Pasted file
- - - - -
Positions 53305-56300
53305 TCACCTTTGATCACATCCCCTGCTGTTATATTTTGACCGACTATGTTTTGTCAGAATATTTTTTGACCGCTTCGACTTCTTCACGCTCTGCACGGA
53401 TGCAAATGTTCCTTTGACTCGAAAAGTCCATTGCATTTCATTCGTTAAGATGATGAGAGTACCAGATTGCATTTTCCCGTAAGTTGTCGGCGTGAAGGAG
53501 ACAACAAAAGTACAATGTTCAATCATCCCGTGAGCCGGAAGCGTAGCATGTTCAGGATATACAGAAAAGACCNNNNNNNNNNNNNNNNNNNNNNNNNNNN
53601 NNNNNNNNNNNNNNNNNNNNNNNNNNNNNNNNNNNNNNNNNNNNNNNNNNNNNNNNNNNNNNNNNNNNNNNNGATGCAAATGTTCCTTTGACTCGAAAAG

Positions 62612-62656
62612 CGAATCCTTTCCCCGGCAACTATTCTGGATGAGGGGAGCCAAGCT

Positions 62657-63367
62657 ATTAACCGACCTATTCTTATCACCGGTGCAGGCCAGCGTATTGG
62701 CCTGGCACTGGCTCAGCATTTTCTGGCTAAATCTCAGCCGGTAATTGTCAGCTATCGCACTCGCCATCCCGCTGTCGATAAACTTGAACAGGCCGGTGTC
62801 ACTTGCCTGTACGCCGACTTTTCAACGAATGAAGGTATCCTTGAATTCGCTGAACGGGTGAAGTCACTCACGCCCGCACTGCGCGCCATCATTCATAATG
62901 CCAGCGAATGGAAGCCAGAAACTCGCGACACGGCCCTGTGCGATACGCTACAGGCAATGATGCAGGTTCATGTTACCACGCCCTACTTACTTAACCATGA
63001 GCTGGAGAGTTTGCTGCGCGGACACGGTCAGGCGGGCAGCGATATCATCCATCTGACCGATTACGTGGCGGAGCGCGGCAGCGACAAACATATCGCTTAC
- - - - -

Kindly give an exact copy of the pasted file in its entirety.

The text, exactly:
Positions 53305-56300
53305 TCACCTTTGATCACATCCCCTGCTGTTATATTTTGACCGACTATGTTTTGTCAGAATATTTTTTGACCGCTTCGACTTCTTCACGCTCTGCACGGA
53401 TGCAAATGTTCCTTTGACTCGAAAAGTCCATTGCATTTCATTCGTTAAGATGATGAGAGTACCAGATTGCATTTTCCCGTAAGTTGTCGGCGTGAAGGAG
53501 ACAACAAAAGTACAATGTTCAATCATCCCGTGAGCCGGAAGCGTAGCATGTTCAGGATATACAGAAAAGACCNNNNNNNNNNNNNNNNNNNNNNNNNNNN
53601 NNNNNNNNNNNNNNNNNNNNNNNNNNNNNNNNNNNNNNNNNNNNNNNNNNNNNNNNNNNNNNNNNNNNNNNNGATGCAAATGTTCCTTTGACTCGAAAAG

Positions 62612-62656
62612 CGAATCCTTTCCCCGGCAACTATTCTGGATGAGGGGAGCCAAGCT

Positions 62657-63367
62657 ATTAACCGACCTATTCTTATCACCGGTGCAGGCCAGCGTATTGG
62701 CCTGGCACTGGCTCAGCATTTTCTGGCTAAATCTCAGCCGGTAATTGTCAGCTATCGCACTCGCCATCCCGCTGTCGATAAACTTGAACAGGCCGGTGTC
62801 ACTTGCCTGTACGCCGACTTTTCAACGAATGAAGGTATCCTTGAATTCGCTGAACGGGTGAAGTCACTCACGCCCGCACTGCGCGCCATCATTCATAATG
62901 CCAGCGAATGGAAGCCAGAAACTCGCGACACGGCCCTGTGCGATACGCTACAGGCAATGATGCAGGTTCATGTTACCACGCCCTACTTACTTAACCATGA
63001 GCTGGAGAGTTTGCTGCGCGGACACGGTCAGGCGGGCAGCGATATCATCCATCTGACCGATTACGTGGCGGAGCGCGGCAGCGACAAACATATCGCTTAC